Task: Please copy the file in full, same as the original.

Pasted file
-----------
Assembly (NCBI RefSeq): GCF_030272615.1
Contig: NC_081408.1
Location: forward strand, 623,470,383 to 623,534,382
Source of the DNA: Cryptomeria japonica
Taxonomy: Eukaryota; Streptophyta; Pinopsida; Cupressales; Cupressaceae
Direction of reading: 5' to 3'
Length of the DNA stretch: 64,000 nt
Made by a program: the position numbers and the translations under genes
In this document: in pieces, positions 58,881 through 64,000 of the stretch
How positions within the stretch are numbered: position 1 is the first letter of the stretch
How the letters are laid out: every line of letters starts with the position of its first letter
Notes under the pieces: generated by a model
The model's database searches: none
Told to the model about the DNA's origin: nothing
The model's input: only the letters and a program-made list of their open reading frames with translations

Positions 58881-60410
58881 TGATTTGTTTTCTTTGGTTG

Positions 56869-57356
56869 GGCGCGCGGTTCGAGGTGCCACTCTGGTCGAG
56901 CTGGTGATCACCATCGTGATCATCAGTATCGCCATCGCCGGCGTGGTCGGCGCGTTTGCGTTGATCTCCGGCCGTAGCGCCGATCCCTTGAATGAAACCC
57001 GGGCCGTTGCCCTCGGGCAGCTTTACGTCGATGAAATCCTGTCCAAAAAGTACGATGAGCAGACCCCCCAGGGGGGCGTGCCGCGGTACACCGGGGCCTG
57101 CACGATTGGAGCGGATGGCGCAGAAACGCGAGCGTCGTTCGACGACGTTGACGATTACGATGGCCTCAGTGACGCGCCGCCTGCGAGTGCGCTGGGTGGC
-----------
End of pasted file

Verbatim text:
Assembly (NCBI RefSeq): GCF_030272615.1
Contig: NC_081408.1
Location: forward strand, 623,470,383 to 623,534,382
Source of the DNA: Cryptomeria japonica
Taxonomy: Eukaryota; Streptophyta; Pinopsida; Cupressales; Cupressaceae
Direction of reading: 5' to 3'
Length of the DNA stretch: 64,000 nt
Made by a program: the position numbers and the translations under genes
In this document: in pieces, positions 58,881 through 64,000 of the stretch
How positions within the stretch are numbered: position 1 is the first letter of the stretch
How the letters are laid out: every line of letters starts with the position of its first letter
Notes under the pieces: generated by a model
The model's database searches: none
Told to the model about the DNA's origin: nothing
The model's input: only the letters and a program-made list of their open reading frames with translations

Positions 58881-60410
58881 TGATTTGTTTTCTTTGGTTG

Positions 56869-57356
56869 GGCGCGCGGTTCGAGGTGCCACTCTGGTCGAG
56901 CTGGTGATCACCATCGTGATCATCAGTATCGCCATCGCCGGCGTGGTCGGCGCGTTTGCGTTGATCTCCGGCCGTAGCGCCGATCCCTTGAATGAAACCC
57001 GGGCCGTTGCCCTCGGGCAGCTTTACGTCGATGAAATCCTGTCCAAAAAGTACGATGAGCAGACCCCCCAGGGGGGCGTGCCGCGGTACACCGGGGCCTG
57101 CACGATTGGAGCGGATGGCGCAGAAACGCGAGCGTCGTTCGACGACGTTGACGATTACGATGGCCTCAGTGACGCGCCGCCTGCGAGTGCGCTGGGTGGC